Burbank Airport commissioners tentatively narrowed the search for a new terminal site to two locations Monday as the Federal Aviation Administration pushed for immediate safety changes in the airport's operation.
The commissioners, acting on a report by a consulting firm, called for further investigation by the staff of two sites, one on land mostly owned by the Lockheed Corp. close to the existing terminal and another on the northwest side of the airport.
The latter choice is favored by the City of Los Angeles and San Fernando Valley homeowners and anti-noise groups. They argue that such a location would encourage airline pilots to take off toward the east, lessening aircraft noise over the San Fernando Valley by sending more flights over Glendale and Pasadena.
For years, the FAA has urged the Burbank-Glendale-Pasadena Airport Authority to replace the 55-year-old terminal, which is too close to the runways to meet modern safety regulations.
Five years of planning to build a new terminal on Lockheed-owned land on the east side of the airport collapsed in December when the federal government ruled that the site was too close for security considerations to the "Skunk Works," where Lockheed works on secret military projects.
The commissioners decided on Monday not to consider two possible locations, one in the southwest corner of the airport, which the consultants said could not accommodate a terminal of the necessary size. The other rejected site is across Hollywood Way from the present entrance to the airport.
Call for Safety Plans
In a related development Monday, the commission received a letter from the FAA asking that it come up with a plan within 30 days to implement several safety changes that the FAA requested last month. These include construction of a new taxiway and conversion of hundreds of auto parking spaces to an "apron" area where jetliners can load and unload passengers farther from the runways.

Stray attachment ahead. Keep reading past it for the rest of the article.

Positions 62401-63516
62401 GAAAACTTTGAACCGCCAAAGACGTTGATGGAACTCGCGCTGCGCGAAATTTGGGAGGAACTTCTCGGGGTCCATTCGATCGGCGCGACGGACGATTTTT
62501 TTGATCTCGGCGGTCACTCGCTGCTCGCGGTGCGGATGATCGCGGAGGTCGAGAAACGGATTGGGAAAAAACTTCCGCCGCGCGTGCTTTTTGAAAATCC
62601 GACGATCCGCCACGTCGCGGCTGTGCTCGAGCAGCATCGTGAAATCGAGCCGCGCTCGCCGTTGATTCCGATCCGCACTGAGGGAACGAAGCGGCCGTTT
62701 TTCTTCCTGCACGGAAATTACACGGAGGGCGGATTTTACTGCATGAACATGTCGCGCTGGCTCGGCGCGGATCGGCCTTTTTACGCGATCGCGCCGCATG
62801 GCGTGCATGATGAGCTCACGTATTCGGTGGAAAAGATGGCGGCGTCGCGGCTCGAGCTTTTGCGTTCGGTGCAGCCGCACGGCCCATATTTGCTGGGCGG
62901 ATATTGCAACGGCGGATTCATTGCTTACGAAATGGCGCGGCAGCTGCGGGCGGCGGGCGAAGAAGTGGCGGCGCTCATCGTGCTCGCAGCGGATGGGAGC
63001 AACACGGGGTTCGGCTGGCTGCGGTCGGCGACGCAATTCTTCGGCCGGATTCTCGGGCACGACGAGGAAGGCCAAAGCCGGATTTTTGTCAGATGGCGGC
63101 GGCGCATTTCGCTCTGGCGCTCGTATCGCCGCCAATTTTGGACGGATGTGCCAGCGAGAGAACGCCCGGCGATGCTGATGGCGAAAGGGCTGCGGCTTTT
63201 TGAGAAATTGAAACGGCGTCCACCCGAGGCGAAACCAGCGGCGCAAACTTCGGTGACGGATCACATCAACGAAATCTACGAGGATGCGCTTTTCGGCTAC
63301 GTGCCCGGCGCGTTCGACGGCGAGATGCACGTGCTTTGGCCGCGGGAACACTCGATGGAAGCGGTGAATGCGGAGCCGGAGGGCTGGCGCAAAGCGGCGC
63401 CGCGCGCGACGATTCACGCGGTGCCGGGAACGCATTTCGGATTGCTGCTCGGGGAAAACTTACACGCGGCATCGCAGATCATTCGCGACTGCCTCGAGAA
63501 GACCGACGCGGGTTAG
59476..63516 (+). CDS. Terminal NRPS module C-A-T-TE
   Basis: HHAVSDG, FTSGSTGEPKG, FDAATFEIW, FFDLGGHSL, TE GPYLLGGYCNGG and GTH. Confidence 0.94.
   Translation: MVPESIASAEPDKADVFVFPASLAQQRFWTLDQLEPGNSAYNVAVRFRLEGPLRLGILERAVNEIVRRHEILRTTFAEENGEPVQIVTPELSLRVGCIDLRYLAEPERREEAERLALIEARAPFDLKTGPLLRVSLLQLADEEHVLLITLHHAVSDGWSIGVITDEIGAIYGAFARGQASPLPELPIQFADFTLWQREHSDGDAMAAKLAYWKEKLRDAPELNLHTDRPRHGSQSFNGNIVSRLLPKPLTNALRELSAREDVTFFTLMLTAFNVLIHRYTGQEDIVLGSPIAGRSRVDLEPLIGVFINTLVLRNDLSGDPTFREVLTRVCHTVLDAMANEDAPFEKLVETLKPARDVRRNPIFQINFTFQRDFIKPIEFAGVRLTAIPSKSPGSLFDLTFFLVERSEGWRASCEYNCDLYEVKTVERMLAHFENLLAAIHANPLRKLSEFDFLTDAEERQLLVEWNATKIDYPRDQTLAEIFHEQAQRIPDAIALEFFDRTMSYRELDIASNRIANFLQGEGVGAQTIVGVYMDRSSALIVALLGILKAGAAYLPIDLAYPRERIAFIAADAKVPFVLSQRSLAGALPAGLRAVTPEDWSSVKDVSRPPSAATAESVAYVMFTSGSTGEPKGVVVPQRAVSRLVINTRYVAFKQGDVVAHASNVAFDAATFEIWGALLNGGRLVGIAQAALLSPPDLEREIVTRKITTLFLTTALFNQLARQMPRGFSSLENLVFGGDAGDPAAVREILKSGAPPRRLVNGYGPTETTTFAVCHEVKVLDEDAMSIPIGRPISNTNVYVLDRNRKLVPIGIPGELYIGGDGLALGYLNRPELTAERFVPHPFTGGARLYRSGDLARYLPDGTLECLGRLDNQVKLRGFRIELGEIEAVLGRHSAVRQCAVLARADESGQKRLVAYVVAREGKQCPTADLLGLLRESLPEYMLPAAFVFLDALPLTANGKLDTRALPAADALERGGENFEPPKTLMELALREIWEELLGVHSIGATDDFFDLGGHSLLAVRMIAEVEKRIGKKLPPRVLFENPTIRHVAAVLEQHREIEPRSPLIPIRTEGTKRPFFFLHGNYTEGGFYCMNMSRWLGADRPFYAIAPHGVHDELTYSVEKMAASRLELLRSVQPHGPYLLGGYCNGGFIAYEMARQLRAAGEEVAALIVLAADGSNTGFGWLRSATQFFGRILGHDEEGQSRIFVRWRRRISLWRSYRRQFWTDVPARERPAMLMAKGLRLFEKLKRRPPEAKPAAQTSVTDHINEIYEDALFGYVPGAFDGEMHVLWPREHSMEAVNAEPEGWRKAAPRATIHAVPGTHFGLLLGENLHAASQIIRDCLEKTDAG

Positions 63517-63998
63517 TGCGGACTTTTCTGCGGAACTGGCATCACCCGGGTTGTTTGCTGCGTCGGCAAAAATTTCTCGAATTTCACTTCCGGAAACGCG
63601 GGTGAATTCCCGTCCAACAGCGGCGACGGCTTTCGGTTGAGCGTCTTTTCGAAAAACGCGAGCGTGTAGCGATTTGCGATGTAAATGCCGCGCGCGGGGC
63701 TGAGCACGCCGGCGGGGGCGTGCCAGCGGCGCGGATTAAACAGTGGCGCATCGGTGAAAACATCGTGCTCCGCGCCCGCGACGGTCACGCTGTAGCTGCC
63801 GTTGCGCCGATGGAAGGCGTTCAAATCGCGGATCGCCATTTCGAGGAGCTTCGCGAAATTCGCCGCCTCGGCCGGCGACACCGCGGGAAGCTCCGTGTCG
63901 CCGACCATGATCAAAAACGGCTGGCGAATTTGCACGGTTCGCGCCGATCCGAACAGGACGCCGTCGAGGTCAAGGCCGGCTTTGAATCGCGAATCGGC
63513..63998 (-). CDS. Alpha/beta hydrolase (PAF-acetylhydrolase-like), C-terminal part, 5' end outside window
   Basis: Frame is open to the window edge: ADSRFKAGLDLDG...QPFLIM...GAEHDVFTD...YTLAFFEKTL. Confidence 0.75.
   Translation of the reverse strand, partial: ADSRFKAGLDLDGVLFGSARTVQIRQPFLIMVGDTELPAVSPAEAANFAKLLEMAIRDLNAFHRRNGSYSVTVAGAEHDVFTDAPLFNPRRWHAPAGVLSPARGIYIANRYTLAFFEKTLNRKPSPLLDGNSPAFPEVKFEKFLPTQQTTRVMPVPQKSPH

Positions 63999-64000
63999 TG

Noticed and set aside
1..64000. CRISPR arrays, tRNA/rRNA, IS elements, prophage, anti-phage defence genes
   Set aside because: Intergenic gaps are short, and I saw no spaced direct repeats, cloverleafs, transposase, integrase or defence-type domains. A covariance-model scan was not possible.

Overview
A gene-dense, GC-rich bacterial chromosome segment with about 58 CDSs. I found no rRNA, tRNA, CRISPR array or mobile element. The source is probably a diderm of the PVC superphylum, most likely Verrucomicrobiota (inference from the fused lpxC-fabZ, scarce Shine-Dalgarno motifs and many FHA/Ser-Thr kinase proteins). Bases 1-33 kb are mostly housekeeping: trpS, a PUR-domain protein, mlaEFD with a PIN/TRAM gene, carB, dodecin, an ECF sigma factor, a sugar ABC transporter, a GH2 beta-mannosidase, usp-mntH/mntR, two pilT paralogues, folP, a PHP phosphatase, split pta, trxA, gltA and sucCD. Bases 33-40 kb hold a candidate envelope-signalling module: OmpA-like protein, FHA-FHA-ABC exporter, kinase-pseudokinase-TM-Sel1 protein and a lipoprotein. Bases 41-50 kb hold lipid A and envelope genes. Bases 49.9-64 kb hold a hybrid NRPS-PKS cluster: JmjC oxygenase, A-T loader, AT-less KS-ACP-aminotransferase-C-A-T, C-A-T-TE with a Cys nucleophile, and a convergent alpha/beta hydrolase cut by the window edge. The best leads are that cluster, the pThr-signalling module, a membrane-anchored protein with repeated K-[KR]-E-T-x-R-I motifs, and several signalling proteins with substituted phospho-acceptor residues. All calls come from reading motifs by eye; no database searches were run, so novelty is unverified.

The letter said the FAA is considering a rule against commercial-size aircraft taking off toward the east, and asked that airport authorities meanwhile warn pilots that such a rule is under consideration.
The FAA is concerned that planes taking off to the east pass too close to the terminal and to parked jetliners boarding and letting off passengers, an airport spokeswoman said. Fewer than 5% of commercial pilots now take off in that direction, however, preferring to use the southbound runway because it is longer and runs slightly downhill.
A meeting was scheduled for Wednesday between the airport commissioners and FAA officials to discuss the demands.
The issue of the airport's layout came to a head when the commissioners asked the FAA for an opinion on a request by United Airlines to begin service from Burbank in May, using Boeing 767 jetliners, which are larger than any passenger planes now using the airport.
Although the commissioners and the FAA have not yet ruled on the United proposal, the commissioners on Monday voted to allow United to begin construction of ticket counter space and other facilities, to be ready if the service is approved.